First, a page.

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US History - 12.1 - 12.2 - 12.3 - Reconstruction and Its Effects

USH 12.1 through 12.3
by

McDaris

on 2 May 2014

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Transcript of US History - 12.1 - 12.2 - 12.3 - Reconstruction and Its Effects

America has been split apart by three major wars; in the 1770's, the American Revolution; in the 1970's, the Vietnam War; between these two wars, the Civil War. Each war dramatically changed the generation that engaged in the battles as well as the generations that followed. This lecture will examine the repercussions of the Civil War, its effects on the American people, and the agreements and disagreements within the nation over the meaning of the word "Reconstruction."
On April 14, 1865, as President Lincoln watched a performance of "American Cousin" at Ford's Theater in Washington D.C., he was shot by John Wilkes Booth, an actor from Maryland obsessed with avenging the Confederate defeat.
April 9, 1865, Robert E. Lee Surrendered to Ulysses S. Grant at Appomattox
Conditions in the Postwar South
Physical and Economic Conditions
By 1870, all Confederate states in Union with Republican governments
Buildings, infrastructure, farms destroyed throughout South
People poor; property value plummets, Confederate bonds worthless
1/5 white males dead, many maimed; tens of thousands black males dead
Public Works Programs
Transportation; homes for orphans, disabled; public schools built
Northern capitalists do not invest in South; states must raise taxes
Ulysses S. Grant
Robert E. Lee
Appomattox Court House
Chapter 2 Names and Terms
Politics in the Postwar South
African Americans as Voters
African Americans are largest group of Southern Republicans
In many areas, 90% of African-American voters vote
Political Differences
Few scalawags support civil rights for blacks; many rejoin Democrats

Republican governors appoint Democrats; do not win white support

Some whites support Republicans; think end of slavery good for South

Many whites refuse to accept new status or equal rights for blacks

Several thousand Southerners emigrate to Europe, Mexico, Brazil

Former Slaves Face Many Challenges
New-Won Freedoms
At first, former slaves cautious about testing limits of freedom
Some travel to new places
Many leave plantations to find work in Southern towns
Former Slaves Face Many Challenges
Churches and Volunteer Groups
Many African Americans found churches; mostly Baptist, Methodist
Black ministers become influential community leaders
African Americans form thousands of volunteer organizations:
- foster independence
- give financial, emotional support
- offer leadership opportunities
Politics and African Americans
1865–1877, African Americans hold local, state, federal office
At first, most officeholders freeborn; by 1867 some former slaves
Almost as many black as white citizens; black officeholders minority
- only 16 African Americans in Congress
- Hiram Revels is first black senator
Laws Against Segregation
By 1866, Republican governments repeal most black codes
Anti-segregation laws created, but many not enforced
Blacks focus on building up their community, not total integration
Restoration of Plantations
African Americans, poor whites want small farms
Planters, Northern merchants, mill owners want cotton plantations
Planters fear will be unable to make profit if must pay wages
Freedmen work in mills, railroad, farming
- planters prevent them getting land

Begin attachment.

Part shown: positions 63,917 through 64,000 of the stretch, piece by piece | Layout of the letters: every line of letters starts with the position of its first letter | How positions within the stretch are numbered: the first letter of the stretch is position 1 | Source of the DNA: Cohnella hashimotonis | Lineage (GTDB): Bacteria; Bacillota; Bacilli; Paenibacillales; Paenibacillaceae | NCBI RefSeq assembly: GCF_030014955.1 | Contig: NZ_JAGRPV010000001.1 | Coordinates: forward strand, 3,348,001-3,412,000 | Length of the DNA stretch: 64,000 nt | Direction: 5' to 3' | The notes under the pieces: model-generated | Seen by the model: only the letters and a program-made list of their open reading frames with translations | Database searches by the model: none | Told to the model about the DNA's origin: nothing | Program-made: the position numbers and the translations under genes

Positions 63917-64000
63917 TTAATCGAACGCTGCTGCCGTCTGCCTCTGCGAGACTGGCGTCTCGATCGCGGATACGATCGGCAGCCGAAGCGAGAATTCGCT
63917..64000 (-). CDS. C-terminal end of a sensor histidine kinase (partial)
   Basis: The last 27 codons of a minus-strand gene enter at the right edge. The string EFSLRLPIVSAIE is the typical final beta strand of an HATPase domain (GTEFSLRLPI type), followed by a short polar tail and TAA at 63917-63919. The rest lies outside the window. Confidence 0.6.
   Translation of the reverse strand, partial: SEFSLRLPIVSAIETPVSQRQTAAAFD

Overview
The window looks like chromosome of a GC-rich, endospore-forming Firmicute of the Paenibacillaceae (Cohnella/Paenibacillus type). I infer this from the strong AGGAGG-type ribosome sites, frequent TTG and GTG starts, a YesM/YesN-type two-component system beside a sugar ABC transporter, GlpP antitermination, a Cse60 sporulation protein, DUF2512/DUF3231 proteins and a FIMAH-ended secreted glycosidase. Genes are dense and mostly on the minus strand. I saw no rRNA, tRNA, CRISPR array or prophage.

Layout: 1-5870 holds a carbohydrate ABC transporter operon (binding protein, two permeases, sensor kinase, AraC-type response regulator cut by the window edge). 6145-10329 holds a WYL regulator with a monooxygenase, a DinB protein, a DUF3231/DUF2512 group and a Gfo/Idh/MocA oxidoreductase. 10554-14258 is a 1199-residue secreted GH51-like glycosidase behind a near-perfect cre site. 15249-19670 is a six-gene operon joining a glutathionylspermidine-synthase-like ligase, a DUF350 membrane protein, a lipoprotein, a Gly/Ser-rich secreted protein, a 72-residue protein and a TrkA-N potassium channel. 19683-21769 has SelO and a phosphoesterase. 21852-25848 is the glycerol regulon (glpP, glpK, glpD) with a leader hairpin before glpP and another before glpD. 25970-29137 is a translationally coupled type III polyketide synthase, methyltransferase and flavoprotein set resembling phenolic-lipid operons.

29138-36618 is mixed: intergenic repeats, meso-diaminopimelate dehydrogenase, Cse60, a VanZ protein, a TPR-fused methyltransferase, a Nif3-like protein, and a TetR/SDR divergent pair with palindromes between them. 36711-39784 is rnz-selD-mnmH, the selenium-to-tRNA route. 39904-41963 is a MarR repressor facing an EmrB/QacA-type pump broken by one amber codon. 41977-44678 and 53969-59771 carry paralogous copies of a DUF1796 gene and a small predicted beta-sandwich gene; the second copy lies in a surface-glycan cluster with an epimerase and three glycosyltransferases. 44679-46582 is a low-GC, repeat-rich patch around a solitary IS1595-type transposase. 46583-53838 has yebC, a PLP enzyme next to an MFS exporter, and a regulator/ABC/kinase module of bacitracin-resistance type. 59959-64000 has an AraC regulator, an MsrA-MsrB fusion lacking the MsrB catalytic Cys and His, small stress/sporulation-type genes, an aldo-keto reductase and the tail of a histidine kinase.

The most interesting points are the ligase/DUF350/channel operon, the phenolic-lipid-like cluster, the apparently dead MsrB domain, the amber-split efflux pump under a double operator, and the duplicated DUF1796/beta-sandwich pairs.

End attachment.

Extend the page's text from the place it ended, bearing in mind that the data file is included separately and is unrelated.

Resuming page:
Sharecropping and Tenant Farming Interactive
Landless African Americans sign labor contracts with planters
- neither freedmen nor planters happy with system

Sharecropping—owner gives land, seed, tools for part of crops

Tenant farming—rent land from owner; buy own tools
Who were the Radical Republicians?
Cotton No Longer King
Other countries increase cotton production; South creates oversupply

Try to diversify—textiles, tobacco products; wages lower than North

Banks hold Confederate debt, mounting planters’ debts; many fail
Andrew Johnson
Reconstruction
Radical Republicans
Thaddeus Stevens
Wade-Davis Bill
Freedmen's Bureau
black codes
Fourtheenth Amendment
Fifthteenth Amendment
Scalawag
carpetbagger
Hiram Revels
sharecropping
tenant farming
Ku Klux Klan
Panic of 1873
redemption
Rutherford B. Hayes
Samuel J. Tilden
home rule


Southern opposition to Radical Reconstruction, along with economic problems in the North, end Reconstruction.
Anti-Black Violence
1868–1871 Klan, others kill thousands, burn schools, churches, homes
Klan works to force Republican state governments out of power
Southern Democrats use violence to intimidate black voters
White Democratic candidates win state elections in 1875, 1876
Fraud and Bribery
Grant considered honest; appoints friends to political office
Beginning in 1872, series of Grant administration scandals exposed
Administration corruption continues; Grant does not seek reelection

Diverted public attention in the North from what was happening in the South

Economic Pressure
Black landowners, non-farmers attacked, have property destroyed
Need forces freedmen into wage labor and sharecropping for whites
Legislative Response
1870, 1871 Enforcement Acts passed to curtail Klan, Democrats
Supreme Court rules 1871 act unconstitutional
Klan violence decreases because restore white supremacy in South

Economic Turmoil
Currency Dispute
Panic of 1873 fuels dispute over currency
financial experts want return to gold standard
South, West want more greenbacks to pay debts
1875, Specie Resumption Act puts country back on gold standard
Also weakened support for Radical Republicans
Supreme Court Decisions
1870s Supreme Court decisions undermine 14th, 15th Amendments
Federal government loses power to protect African-American rights
Democrats "Redeem" the South
Home Rule in the South
After Hayes removes federal troops, Democrats take over states
Home rule—running state government without federal intervention